News / Europe

Turkey Lets Iranian Cargo Plane Depart After Finding 'Nothing Illegal'

An Iranian airplane, which officials said was forced to land in southeast Turkey on Tuesday on suspicion that it may have been carrying arms to Syria, sits at the tarmac at Diyarbakir airport, March 16, 2011
An Iranian airplane, which officials said was forced to land in southeast Turkey on Tuesday on suspicion that it may have been carrying arms to Syria, sits at the tarmac at Diyarbakir airport, March 16, 2011

Turkish officials say searchers have found nothing illegal on an Iranian plane that authorities ordered to land in southeastern Turkey on suspicion of carrying weaponry to Syria.

The Turkish foreign ministry said the government allowed the Iranian plane to continue to its destination Wednesday after what it described as a routine inspection of its cargo lasting several hours.

Turkish authorities forced the plane to land in the city of Diyarbakir late Tuesday as it crossed Turkish airspace on a flight from Tehran to the Syrian city of Aleppo. Officials said the plane was suspected of trying to make an illicit weapons delivery to Syria. They said, however, that the search teams uncovered no illegal cargo on board.

Earlier Wednesday, Israeli Defense Minister Ehud Barak said Israel was aware of the forced landing and hoped that Turkey would carry out a proper inspection of the Iranian plane. Israel has long accused Iran of arming anti-Israel militants. Iran says it gives moral support to opponents of Israel.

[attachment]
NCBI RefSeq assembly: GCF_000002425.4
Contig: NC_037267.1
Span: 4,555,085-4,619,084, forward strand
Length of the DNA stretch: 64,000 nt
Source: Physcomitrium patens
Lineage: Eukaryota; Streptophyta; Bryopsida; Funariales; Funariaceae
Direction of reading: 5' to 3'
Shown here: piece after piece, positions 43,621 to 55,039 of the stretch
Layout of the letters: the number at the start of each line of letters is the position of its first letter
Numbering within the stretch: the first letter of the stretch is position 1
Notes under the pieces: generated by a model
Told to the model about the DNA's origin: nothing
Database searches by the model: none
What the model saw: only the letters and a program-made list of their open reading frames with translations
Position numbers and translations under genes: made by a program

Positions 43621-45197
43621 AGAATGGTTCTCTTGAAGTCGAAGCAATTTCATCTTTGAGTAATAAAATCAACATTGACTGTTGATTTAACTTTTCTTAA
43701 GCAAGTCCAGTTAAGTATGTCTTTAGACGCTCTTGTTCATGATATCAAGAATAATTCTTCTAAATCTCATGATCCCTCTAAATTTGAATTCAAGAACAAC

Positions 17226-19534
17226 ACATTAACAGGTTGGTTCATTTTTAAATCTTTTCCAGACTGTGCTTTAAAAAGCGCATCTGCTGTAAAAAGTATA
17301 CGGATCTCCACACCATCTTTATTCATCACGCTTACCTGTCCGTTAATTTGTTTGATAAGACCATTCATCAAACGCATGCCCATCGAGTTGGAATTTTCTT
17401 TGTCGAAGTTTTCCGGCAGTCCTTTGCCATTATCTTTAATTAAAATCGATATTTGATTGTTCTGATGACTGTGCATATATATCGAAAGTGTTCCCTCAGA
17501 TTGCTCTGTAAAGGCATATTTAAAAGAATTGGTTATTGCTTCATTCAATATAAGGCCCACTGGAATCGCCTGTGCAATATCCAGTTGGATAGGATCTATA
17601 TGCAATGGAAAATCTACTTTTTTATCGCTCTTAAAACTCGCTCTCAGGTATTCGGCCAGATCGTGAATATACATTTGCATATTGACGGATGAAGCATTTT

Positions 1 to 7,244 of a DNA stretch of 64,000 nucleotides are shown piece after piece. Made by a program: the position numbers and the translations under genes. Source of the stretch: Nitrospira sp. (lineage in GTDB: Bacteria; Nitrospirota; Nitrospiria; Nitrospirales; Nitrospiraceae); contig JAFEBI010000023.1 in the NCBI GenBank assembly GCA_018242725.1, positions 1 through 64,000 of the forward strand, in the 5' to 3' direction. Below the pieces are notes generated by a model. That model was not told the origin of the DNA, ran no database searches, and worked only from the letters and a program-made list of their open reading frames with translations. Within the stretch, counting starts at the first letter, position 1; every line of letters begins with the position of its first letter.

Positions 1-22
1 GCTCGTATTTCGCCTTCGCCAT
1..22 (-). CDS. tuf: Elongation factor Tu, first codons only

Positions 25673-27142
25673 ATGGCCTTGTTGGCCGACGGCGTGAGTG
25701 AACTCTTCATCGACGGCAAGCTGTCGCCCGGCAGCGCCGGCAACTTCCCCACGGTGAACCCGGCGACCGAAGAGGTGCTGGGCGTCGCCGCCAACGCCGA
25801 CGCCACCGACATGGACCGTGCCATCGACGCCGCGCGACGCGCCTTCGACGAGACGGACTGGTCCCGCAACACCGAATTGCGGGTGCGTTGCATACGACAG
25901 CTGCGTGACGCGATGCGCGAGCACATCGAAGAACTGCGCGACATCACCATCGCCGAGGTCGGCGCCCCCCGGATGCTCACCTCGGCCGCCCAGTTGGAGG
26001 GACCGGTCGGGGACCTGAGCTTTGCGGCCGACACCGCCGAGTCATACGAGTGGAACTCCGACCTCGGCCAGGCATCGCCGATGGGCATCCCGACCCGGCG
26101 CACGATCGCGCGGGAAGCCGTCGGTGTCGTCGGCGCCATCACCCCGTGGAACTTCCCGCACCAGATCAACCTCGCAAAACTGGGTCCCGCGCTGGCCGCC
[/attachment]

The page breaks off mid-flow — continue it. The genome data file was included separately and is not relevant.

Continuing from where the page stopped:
Meanwhile, Israel has displayed a weapons cache that it says Israeli commandos seized Tuesday from a cargo ship in the Mediterranean.  Israeli officials contend the weapons were Iranian-supplied and intended for Palestinian militants in Gaza.

Israeli authorities say the weapons, spread out Wednesday on a dock at the Israeli port of Ashdod, included several advanced anti-ship missiles and thousands of mortar shells and bullets. Israeli Prime Minister Benjamin Netanyahu inspected the weapons, saying their "ultimate target" was Israel's civilian population.

Israeli officials said the ship carrying the weapons, the Victoria, initially departed from the Syrian port Latakia before proceeding to the Turkish port of Mercin. They said it was headed for the Egyptian port of Alexandria when the commandos intercepted it in international waters. Israel said it believes Turkey had no involvement in the arms shipment.

Iranian state media say the commander of Iran's army, Major-General Ataollah Salehi, rejected Israel's accusations that Tehran was responsible for the weapons, calling them "fabrications" and "lies."

Some information for this report was provided by AP, AFP and Reuters.

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